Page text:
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    what diffusion material for a DIY softbox?
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    I want to build a simple continuous light softbox for an art installation. Seems like the basics are easy: light sockets, high-CRI CFLs, wiring, a reflective box (aluminum foil?), and some kind of diffusion material. It's this last part I'm looking for input on. Seems like some people use simple cloth from the fabric store but I was hoping for something a bit better. I was looking at the Rosco filters and wasn't sure what to pick. What would people suggest?

    I was thinking maybe Rosco #116 Tough White Diffusion 24" x 25' (I don't need that much, but I need it to be at least 30" in one direction).

    thx


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    Senior Member legrevedotcom's Avatar
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    We build a lot of these for our still photography studio. We used roll diffusion and the frames are made from wooden rails. The contruction itself is just under 4' wide and how ever tall you want it to be.

    It can definately be done better, but here they never leave the studio or even the setup area, so they work decently. If you want more diffusion you can just add another sleeve of filter over the other.

    20120326_111110.jpg

    If it was my personal studio I would spend the extra money and make the frame from aluminium modular frames instead. More sturdy and look better.


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    why not just get a cheap photo umbrella? I think you can find those for like $5. A simple continus light with umbrella holder like another $7
    http://www.amazon.com/Professional-P...2755362&sr=1-6
    http://www.amazon.com/Adorama-Socket...2755565&sr=1-8

    Of course, you could buy a simple "reflector disc pack" $10... you know those 5 in 1 type. And one of the discs it'll come with is a semi transparent white, which you can mount in front of a light and get a softbox like effect. Its light and easy to transport. Also comes with a silver and gold... you could go as far as to use it behind your lights, reflecting even more light forward.

    Also, in the past, we used some cheap Plexiglas... frosted 1 side. You can cut that to fit your needs, add mounting holes, and it gives a nice softbox effect.

    IMOP, its cheaper just to buy these items... along with a simple $12 light stand, and you have a softbox kit light for under $30. It'll all fold up fast and is easy to transport.
    Last edited by daihard; 03-26-2012 at 03:09 AM.


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    If this box is for display purposes you might want to look at opal or "opalized" glass. It is readily available at most any glass company. White plexi sheet will also work.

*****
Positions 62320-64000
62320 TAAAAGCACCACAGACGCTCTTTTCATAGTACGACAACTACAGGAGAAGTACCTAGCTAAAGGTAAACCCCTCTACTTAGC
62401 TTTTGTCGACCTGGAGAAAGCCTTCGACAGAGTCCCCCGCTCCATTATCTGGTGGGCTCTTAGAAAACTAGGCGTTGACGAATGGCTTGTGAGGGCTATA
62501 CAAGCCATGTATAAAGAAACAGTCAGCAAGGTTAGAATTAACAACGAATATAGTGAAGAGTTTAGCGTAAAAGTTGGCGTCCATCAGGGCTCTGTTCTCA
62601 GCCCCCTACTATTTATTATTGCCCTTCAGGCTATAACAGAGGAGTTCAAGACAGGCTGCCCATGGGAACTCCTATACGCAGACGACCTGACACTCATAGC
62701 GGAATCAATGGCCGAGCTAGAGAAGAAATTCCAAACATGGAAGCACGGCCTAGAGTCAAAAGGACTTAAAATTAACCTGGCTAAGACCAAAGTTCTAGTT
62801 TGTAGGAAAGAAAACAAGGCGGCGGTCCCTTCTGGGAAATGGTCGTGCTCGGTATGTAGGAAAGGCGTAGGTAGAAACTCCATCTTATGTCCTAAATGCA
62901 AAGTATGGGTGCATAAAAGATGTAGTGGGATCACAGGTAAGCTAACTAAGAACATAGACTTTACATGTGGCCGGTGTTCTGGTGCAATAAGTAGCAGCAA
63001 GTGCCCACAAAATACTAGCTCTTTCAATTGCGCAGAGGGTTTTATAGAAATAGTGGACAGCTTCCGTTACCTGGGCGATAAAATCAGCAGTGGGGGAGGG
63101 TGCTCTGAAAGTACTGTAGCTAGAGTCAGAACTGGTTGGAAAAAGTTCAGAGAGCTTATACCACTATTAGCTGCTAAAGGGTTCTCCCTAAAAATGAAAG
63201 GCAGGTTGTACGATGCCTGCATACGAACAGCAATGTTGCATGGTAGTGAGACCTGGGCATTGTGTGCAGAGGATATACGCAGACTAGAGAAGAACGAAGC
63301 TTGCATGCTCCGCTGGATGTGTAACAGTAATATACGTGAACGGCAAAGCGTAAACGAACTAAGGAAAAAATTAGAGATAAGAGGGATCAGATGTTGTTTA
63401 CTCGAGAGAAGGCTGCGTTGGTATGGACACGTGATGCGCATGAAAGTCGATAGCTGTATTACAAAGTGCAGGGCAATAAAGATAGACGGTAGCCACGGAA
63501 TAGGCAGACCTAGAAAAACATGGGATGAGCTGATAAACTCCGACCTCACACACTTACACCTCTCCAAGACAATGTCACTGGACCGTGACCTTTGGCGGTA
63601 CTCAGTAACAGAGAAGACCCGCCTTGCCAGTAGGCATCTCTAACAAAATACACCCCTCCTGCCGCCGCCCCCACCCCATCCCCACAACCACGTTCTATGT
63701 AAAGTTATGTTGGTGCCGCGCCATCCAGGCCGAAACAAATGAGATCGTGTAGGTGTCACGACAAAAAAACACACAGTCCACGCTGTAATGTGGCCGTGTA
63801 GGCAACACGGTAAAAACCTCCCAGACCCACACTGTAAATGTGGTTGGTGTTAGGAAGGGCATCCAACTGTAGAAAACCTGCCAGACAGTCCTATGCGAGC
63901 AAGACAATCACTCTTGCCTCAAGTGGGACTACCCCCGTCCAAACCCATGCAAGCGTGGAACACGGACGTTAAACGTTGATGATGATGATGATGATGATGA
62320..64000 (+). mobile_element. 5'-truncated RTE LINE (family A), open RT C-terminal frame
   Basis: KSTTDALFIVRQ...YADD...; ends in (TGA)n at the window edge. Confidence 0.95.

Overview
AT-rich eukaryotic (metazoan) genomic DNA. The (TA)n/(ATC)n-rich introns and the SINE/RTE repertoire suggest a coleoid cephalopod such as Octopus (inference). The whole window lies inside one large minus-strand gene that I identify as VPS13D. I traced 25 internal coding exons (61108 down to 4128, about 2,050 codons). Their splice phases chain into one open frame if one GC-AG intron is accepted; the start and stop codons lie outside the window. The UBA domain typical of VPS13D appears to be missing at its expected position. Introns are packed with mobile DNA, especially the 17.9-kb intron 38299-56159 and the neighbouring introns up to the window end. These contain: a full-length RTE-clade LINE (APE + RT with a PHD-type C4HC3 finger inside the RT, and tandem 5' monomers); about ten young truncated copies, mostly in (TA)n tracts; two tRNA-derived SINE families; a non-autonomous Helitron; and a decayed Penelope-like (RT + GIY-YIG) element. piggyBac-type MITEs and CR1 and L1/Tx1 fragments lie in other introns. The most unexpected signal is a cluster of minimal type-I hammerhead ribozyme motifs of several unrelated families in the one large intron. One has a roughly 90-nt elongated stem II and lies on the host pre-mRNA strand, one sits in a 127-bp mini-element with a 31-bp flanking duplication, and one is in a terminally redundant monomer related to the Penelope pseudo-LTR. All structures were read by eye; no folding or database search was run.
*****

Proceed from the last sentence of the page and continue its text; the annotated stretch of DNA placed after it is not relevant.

You might want to brouse a cfrafts store such as HobbyLobby, who has a lot of frame making material. A deep "shadow-box" frame with a 1/16" white plexi glass would make a fine piece.
    Last edited by kennedymax; 03-26-2012 at 07:01 AM.


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    Quote Originally Posted by kennedymax View Post
    If this box is for display purposes you might want to look at opal or "opalized" glass. It is readily available at most any glass company. White plexi sheet will also work.
    You might want to brouse a cfrafts store such as HobbyLobby, who has a lot of frame making material. A deep "shadow-box" frame with a 1/16" white plexi glass would make a fine piece.
    oh nice, so plexi will do just as well for diffusion? yes that would make a good looking setup. this light will be illumninating viewers of wall-mounted screen-based artwork in a specific way so that face tracking algorithms can see them accurately.

    for that reason, umbrellas won't work for me. this will be a wall-mounted fixture and the space is tight.

    is there any advantage to the rosco diffusion material over plexi or opal glass or even ripstop nylon? is it better at softening?


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    Senior Member David W. Jones's Avatar
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    Are you even sure you will need diffusion?
    Most CFL lights are very soft to begin with.
    David W. Jones
    www.joneshdfilms.com


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    So much of what you are doing is subjective. I would suggest testing your options. White plexi will most likely give you maximum diffusion. Doubling up any filtration will increase the effect. If you are planning several of these units it might be advisable to test different combinations, simplify and zero in on what you're looking for. None of the diffusion materials is very costly so it might be worth the investment to come up with a good solution.
    Good luck.
    Ken


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    Senior Member RyanT's Avatar
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    Just a quick overview of diffusion materials that are available to you....

    129, 216, 1000H, Full Grid - All of these are very heavy diffusion materials. Really soft shadow.
    250, 251, 1/2 Soft Frost, 1/4 Grid - Medium Diffusion, they'll soften things quite a bit, but you'll still have an edge to it.
    252, Opal, Hi-lite, Hampshire - Light diffusion, definitely still have an edge to it, but takes the harshness away.

    Of course this all depends on how close the light is to the subject, so this is all just talking about the density of the diffusion.

    I compared a bunch of these diffusions and took pictures a while ago, take a look. This should really help you figure out what you should get based off of how soft you want it to be.
    http://rtcinematography.tumblr.com/p...sion-test-pt-1


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